Seventh grade was the last time I remember learning about the Native Americans in Texas. I recall years later hearing that most of what we learned back then was incorrect. I am embarrassed to admit that I never took the time to find out the truth. I hope that Knight has done his research better than those textbook writers.
One thing that I know for sure, Knight has captured the beauty and brutality of the time period. While the book is classified as a novel, I would describe it as a history lesson punctuated by historical fiction. There are a few long stretches of dialogue throughout and it made me wonder if Knight’s choice to write them were due to having more or less documentation on that particular scenario. At the risk of appearing even more history tome-like, I think I would have appreciated footnotes. What I especially liked in this book was the Afterword section because it tied up all the loose ends of what happened to people.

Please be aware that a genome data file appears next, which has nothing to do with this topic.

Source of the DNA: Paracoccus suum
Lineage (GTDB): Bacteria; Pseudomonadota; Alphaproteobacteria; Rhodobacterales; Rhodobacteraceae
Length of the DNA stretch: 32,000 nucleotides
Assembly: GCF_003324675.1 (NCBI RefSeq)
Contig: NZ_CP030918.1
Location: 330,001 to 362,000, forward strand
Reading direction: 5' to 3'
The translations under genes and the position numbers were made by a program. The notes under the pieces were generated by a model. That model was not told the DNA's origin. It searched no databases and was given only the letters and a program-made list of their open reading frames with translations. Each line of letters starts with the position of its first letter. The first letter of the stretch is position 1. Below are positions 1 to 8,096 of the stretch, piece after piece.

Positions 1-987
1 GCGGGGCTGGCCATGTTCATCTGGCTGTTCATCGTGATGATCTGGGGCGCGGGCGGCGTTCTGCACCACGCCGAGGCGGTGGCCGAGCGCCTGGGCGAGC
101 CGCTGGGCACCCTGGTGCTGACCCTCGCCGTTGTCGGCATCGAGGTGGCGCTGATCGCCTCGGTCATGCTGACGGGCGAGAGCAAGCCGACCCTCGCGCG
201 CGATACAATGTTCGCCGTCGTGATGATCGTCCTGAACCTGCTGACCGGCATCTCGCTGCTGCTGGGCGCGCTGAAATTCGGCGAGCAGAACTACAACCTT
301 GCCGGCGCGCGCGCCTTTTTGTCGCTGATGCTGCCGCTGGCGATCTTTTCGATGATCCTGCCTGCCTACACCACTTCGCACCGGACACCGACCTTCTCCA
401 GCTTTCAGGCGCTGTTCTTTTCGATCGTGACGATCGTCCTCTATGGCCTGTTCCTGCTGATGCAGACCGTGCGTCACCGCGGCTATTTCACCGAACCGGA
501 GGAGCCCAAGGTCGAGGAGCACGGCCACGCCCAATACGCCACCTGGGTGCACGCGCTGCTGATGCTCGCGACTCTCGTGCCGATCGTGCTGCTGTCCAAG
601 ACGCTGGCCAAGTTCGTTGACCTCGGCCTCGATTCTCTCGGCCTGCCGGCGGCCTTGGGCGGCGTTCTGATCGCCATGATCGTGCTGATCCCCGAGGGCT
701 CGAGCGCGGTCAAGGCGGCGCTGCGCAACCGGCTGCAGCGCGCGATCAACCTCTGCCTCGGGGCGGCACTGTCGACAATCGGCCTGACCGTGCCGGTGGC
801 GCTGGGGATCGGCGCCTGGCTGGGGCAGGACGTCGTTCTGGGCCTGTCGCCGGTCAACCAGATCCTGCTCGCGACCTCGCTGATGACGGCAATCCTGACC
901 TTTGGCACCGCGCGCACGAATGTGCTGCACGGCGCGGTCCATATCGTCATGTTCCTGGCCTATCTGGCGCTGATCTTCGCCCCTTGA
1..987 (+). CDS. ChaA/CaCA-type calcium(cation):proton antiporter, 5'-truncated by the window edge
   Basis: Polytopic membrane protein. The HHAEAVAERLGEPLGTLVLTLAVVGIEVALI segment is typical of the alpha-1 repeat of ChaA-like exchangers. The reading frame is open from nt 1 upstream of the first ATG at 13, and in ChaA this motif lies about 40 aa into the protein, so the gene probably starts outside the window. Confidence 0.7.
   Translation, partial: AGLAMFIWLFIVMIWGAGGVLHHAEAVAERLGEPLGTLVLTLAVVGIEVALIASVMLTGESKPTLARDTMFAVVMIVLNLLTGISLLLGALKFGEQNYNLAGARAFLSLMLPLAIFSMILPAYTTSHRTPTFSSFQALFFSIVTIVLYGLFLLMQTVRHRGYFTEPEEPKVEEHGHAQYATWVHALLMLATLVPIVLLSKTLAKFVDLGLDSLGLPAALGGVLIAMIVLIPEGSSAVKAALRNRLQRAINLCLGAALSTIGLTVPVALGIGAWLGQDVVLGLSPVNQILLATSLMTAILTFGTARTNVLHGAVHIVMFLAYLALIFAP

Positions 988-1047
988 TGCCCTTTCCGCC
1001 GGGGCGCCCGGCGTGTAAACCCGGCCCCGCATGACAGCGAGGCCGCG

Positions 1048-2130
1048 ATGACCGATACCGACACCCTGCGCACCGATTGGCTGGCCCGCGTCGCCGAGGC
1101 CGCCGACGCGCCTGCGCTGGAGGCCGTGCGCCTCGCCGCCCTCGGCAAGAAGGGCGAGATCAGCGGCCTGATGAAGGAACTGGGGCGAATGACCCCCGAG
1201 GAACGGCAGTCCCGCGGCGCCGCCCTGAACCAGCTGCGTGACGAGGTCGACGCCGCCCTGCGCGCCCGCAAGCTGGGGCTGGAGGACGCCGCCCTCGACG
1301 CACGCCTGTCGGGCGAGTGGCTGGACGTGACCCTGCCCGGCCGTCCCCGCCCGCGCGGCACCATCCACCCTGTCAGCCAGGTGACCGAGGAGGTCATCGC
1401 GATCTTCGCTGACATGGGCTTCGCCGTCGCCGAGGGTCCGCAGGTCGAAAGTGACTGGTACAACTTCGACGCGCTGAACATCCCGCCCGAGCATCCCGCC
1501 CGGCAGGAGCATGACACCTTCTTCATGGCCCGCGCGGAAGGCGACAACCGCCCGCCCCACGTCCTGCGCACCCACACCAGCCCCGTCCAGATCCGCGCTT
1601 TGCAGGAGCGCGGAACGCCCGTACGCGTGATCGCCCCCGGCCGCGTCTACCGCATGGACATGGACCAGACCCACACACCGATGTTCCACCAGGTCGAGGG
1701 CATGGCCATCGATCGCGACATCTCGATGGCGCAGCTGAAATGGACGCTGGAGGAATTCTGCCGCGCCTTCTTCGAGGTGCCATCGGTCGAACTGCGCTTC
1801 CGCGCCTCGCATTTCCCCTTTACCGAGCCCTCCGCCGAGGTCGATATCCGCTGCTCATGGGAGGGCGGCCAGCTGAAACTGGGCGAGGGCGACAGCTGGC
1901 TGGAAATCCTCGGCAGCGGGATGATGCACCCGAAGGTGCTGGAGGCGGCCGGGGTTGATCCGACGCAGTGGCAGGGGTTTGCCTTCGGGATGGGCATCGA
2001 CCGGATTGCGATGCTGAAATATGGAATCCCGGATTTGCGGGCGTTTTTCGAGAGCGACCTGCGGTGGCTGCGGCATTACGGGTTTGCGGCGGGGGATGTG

The parts that I savored were sort of day-in-a-life type snapshots: village life among the natives, cattle drives, and gearing up to be a ranger. I glossed over the carnage when I could but lingered over the few times humanity shined through.
What will really stay with me are the following questions: “What accommodation would have satisfied the white’s hunger for more land?” and “What accommodation would have allowed the Apache or any of the Plains Indians to hold onto theirs?” Forever into the future, these questions will be recast with different people or nations inserted. And unfortunately, the answer more often that not might be, “Sometimes it is better to die than to be subjugated.” [Quotes from page 206]
I have a few minor criticisms: Sectioning the novel into books and chapters was a little odd. And then there was the even odder decision to put all of the book and chapter titles in quotation marks. If it were up to me, I would have divided the novel differently so that some sections didn’t seem so sparse while others bloated.